Although not closely related to either lemurs or civets, ringtails are close cousins to two other critters with black-and-white tails that live in Arizona, raccoons and coatimundis. How to tell the difference? Raccoons and coatis are both much larger than a ringtail; a large raccoon or coati can be up to 15 pounds, whereas an adult ringtail is rarely more than 3 pounds. Coatis have a long pointed snout, and usually travel in small groups during the day; both raccoons and ringtails are nocturnal and mostly solitary. Raccoons have a black mask, whereas ringtails have big, dark eyes rimmed with white eyebrows. Ringtails are slender, like a ferret or weasel, and about one and a half feet long; half of that length is their magnificent bushy tail. Fortunately for them, their fur is not luxurious enough to be highly valued, nor are they considered pests, so ringtails are rarely trapped or hunted intentionally.
Their Latin name, Bassariscus astutus, means “clever little fox.” Sometimes they are called miner’s cats, harkening back to the days when miners kept them as pets to keep camps pest free, since ringtails feed on mice, insects and lizards. Ringtails are neither fox nor cat, which adds to the confusion about these seldom seen animals. They are common throughout the desert southwest of the United States and Mexico, as well as agricultural areas and scrub forests of higher elevations. They have adapted well to urban life also: the resident ringtail at Adobe Mountain Wildlife Center in north Phoenix, named Ringo, was captured in the attic of a nearby shopping center, where he slept during the day, and scavenged for food in the store during the night!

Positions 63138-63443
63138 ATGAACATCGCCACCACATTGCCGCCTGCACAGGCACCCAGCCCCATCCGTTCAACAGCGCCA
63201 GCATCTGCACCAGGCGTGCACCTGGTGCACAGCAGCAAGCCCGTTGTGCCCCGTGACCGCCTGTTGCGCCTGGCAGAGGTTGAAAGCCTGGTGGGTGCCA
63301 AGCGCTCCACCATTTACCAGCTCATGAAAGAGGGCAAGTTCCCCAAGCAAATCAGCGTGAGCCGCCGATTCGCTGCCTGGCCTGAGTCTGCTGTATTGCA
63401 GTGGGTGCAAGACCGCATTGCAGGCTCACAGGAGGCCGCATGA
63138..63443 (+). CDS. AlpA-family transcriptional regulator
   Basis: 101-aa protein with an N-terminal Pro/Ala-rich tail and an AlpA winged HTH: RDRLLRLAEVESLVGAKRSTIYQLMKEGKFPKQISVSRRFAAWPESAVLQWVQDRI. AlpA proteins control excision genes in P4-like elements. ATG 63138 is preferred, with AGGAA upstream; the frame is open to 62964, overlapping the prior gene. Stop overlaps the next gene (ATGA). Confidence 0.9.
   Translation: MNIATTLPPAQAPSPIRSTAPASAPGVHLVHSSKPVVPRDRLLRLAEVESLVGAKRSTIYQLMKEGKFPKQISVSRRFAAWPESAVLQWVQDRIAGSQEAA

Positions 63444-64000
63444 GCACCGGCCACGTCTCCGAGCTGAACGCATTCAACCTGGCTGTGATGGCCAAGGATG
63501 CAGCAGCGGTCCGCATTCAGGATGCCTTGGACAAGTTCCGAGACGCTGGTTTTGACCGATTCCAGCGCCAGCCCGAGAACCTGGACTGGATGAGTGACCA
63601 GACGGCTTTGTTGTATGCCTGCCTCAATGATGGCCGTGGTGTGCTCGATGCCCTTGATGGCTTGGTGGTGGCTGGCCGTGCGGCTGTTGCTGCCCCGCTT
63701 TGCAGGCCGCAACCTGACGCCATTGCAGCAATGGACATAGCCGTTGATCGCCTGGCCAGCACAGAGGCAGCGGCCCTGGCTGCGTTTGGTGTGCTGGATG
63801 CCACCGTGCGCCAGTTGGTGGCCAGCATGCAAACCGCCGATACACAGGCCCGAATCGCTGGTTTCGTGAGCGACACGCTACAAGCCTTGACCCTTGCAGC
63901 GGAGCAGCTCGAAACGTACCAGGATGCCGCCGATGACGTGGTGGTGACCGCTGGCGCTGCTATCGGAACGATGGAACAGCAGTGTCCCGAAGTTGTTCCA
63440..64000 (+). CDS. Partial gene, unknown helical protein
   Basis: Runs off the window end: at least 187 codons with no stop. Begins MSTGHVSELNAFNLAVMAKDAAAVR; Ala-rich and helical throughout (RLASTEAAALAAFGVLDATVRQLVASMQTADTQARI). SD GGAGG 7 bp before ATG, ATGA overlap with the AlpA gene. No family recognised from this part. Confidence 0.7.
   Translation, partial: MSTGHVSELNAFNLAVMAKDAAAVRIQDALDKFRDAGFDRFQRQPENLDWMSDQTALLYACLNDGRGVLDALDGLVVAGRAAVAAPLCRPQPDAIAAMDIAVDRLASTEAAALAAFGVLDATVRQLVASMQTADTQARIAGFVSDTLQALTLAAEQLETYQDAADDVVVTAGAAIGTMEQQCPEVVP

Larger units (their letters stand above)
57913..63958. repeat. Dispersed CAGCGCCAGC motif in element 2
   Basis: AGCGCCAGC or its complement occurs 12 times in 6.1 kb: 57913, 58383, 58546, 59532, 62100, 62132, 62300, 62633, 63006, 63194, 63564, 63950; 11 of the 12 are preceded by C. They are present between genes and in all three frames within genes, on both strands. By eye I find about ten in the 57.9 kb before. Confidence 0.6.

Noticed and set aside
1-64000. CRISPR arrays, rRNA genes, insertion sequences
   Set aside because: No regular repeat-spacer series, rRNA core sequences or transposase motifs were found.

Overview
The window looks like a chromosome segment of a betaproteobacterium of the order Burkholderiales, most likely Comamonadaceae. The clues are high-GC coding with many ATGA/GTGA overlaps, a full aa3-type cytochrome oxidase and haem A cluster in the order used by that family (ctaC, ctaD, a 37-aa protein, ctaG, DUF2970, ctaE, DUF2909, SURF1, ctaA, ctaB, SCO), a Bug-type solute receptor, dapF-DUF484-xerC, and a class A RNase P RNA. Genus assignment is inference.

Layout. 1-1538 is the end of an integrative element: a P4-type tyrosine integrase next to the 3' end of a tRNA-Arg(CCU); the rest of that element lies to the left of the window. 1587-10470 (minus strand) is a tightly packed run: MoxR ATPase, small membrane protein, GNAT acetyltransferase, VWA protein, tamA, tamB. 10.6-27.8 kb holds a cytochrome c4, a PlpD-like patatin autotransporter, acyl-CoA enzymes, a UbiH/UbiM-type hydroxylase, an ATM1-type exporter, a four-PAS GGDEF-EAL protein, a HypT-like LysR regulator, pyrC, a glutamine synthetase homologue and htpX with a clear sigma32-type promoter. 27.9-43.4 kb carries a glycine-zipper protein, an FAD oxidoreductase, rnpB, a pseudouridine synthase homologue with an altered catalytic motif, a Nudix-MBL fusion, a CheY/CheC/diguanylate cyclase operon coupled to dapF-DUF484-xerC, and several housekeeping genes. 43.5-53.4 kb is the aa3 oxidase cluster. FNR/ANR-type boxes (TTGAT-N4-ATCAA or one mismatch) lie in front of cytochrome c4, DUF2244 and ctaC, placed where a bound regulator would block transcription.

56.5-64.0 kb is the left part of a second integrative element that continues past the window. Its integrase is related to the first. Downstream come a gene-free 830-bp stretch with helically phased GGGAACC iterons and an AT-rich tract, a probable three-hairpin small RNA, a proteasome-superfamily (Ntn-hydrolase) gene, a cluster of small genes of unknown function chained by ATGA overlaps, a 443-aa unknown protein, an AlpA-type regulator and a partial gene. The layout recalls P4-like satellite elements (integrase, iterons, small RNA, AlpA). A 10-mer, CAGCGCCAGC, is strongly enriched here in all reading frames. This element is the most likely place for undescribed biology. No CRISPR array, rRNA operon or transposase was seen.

You can learn more about ringtails and other native wildlife at the Adobe Mountain Wildlife Center. For information about volunteer opportunities, events, education and wildlife sponsorship, visit their website: www.azwildlifecenter.net
Saturday, June 4, 2011
Our back yard is a refuge for black widow spiders. Perhaps it was the famous storybook character, Charlotte, who convinced me that spiders deserve to be allowed their quiet livelihood in our yard. Or maybe it’s my over-developed ecological sensibilities that respect the necessary role that spiders play in nature, even in the suburbs. Rather than spraying our home regularly with pesticides, we've chosen to let these eight-legged, venomous predators live in our yard, where they weave webs, lay eggs and provide food for the numerous lizards and birds that also visit. Whenever I see a gleaming black widow with slender legs and red violin tattoo on her belly, I am fascinated rather than repulsed.
This may seem reckless or foolish to most people, but so far, these quiet, nocturnal creatures have obliged by keeping out of sight during the day, and sinking their tiny fangs only into edible prey, such as crickets and grasshoppers that also enjoy refuge here. Once in awhile I'll see one resting on its tangled web in a potted plant on the patio at night, but as soon as she senses my presence, the spider scurries out of sight, knowing rightly that I am far more dangerous to her than she is to me.
Out in the log pile, I reach in with gloved hands to gather wood for a new moon fire, setting aside the marble sized egg sacs full of soon-to-be spiderlings. Each of those little sacs may contain more than 750 eggs; one black widow can build half a dozen sacs in a summer. The idea that nearly 5000 spiders will soon be crawling around in my back yard is a bit daunting, but in reality, only a dozen might survive to become adults. The rest are eaten by each other or by the birds and lizards that abound in our refuge.
Sticky masses of black widow cobweb are a minor nuisance to me, but not to the hummingbirds that buzz in to gather this critical nest-building material. Without an abundant supply of ultra-strong and resilient spider web, a hummingbird nest cannot be bound to a branch or hold together well enough to protect the jellybean-sized eggs that will be laid in the down-lined cup. After the eggs hatch, baby spiders are excellent food for the young hummers. This is where the web-of-life becomes quite literal! For two years we have enjoyed watching baby hummingbirds grow and fledge from nests in our back yard refuge.